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Savoring the Separation of Shabbat

Savoring the Separation of Shabbat

Although we never take off our watches, everyone seems to know that camp time runs at a different pace. Shabbat feels both longer and fuller that it does at home – and camp is the only place where I am truly able to take advantage of everything Shabbat can offer.

At URJ Olin-Sang-Ruby Union Institute (OSRUI), a Reform Jewish summer camp in Oconomowoc, WI, the rituals signaling that Shabbat is coming begin on Friday morning: bagels for breakfast, grilled cheese sandwiches for lunch. We cycle through the day, completing each activity with a bit of extra intention and eagerness. We shower, pick our outfits, and gather together for Friday night services, where we sing louder than usual. Following dinner, all of camp comes together for Shabbat Shira, an energetic song session in which our joy and ruach (spirit) spills out from under the doors to fill camp with the warmth of Shabbat. The older campers participate in folk dances, and after all the festivities, each cabin or tent slowly falls asleep.

This Shabbat, I have volunteered to read from Torah. I greet the morning a "hello" and practice my Torah portion before walking to breakfast. It seems that as soon as the Shabbat service starts that morning, I find myself cleaning my plate after lunch. Afternoon free time begins: Shabbat is a day of rest, but my particular camp unit has been speaking Hebrew all week, and it is exhausting. I am now free to relax physically and socially, and mentally: I no longer have the obligation of choosing each of my words carefully, of thinking about conjugations, verb tenses, or grammar. I am free to speak English with my friends. We catch up on books we had been reading; we catch up with each other, and we catch up with ourselves. We take long walks around camp, we live a little bit more slowly, a little bit more purposefully. Before we know it, our free hours and the size of the sun are dwindling. It is time for Havdalah, the ceremony separating Shabbat from the week.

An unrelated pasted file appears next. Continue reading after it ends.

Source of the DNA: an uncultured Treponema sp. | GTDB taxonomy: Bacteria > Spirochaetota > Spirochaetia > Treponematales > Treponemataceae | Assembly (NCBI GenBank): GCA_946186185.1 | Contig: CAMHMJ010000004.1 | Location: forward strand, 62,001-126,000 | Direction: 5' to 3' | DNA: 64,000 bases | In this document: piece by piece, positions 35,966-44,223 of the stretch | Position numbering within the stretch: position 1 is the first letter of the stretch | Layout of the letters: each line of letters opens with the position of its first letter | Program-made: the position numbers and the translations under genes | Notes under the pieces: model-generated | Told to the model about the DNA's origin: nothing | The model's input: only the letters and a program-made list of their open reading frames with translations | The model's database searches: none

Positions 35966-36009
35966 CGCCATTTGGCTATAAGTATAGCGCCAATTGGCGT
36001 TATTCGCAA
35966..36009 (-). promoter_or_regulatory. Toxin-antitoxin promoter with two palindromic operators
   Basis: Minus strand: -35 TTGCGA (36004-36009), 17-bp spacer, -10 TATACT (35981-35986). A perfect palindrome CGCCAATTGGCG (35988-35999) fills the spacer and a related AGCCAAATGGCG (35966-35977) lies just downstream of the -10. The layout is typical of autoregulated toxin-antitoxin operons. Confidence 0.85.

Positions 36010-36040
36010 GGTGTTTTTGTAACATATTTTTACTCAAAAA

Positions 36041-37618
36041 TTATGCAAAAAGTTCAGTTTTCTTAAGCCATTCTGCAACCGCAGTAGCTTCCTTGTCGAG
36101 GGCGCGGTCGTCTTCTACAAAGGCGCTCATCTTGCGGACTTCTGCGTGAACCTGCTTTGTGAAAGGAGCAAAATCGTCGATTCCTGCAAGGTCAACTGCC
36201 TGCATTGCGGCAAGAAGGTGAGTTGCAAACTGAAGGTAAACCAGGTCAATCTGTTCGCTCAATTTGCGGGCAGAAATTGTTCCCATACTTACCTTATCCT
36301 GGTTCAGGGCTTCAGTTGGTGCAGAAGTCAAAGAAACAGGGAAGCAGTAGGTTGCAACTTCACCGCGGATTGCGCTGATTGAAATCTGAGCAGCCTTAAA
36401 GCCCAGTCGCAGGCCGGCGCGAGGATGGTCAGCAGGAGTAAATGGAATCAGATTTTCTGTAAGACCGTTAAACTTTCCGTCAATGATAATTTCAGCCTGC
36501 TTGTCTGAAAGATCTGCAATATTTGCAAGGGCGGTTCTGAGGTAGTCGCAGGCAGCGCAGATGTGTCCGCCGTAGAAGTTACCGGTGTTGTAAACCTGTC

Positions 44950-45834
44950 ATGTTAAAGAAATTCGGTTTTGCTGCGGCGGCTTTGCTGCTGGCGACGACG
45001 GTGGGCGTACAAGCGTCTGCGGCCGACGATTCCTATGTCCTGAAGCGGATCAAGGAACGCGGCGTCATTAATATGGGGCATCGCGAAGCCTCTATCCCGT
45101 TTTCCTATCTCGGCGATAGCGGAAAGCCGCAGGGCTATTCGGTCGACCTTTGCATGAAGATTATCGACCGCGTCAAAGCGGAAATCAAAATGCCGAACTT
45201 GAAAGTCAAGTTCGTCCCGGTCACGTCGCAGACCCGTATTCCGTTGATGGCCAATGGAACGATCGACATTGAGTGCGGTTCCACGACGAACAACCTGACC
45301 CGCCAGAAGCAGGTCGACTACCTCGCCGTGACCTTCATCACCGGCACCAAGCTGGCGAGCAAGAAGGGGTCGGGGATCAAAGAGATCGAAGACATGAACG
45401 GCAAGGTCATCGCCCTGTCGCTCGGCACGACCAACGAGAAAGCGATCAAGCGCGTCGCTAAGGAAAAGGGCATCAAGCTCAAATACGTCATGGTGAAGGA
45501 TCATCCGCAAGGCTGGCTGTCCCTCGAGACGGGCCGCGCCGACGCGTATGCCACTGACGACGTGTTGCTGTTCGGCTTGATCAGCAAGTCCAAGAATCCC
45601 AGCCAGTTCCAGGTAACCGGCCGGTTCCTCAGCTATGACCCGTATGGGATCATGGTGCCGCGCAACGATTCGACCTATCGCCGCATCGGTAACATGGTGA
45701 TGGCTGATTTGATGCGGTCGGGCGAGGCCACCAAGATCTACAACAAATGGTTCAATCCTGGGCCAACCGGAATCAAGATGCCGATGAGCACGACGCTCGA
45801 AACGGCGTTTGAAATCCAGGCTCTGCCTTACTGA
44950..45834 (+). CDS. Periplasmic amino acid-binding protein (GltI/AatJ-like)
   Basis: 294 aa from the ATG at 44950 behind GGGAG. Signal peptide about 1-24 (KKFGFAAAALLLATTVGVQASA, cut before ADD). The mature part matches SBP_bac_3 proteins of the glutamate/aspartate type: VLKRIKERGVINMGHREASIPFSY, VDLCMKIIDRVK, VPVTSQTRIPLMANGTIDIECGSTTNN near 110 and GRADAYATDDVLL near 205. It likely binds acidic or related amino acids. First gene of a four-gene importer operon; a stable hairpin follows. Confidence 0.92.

But I am not yet satisfied with my rest. I need more time inside of myself this Shabbat. I decide that I need to spend Havdalah alone , separate from the group. After all, Havdalah translates to “separation.”

As the sky darkens, I quietly scale the migdal, a two-story climbing tower. Lying down on my back and looking up at the sky, I see that previous campers have written their names inside the migdal in places that would be impossible to see from anywhere except here, where I am right now.

Below me, two stories down and slightly to my right, my friends and counselors sit in a circle below me, and I hum along as they sing the blessings. A small part inside of myself that I did not know existed slides into place. I look at the sky again and see that all at once, there are stars.

I climb down the stairs softly and join the group in folk songs. My friends say they saw me up there, and I find that I am not disappointed to have been not-totally-alone. In fact, it doesn't matter at all. In this moment, I am whole, and I am completely ready for the week ahead. I rush into it as I fall asleep.

Alyssa Coffey, 16, is a member of Beth Emet the Free Synagogue in Evanston, IL, and has served on the board for its high school youth group, BESSY, for two years. She enjoys knitting, reading, writing, and running.

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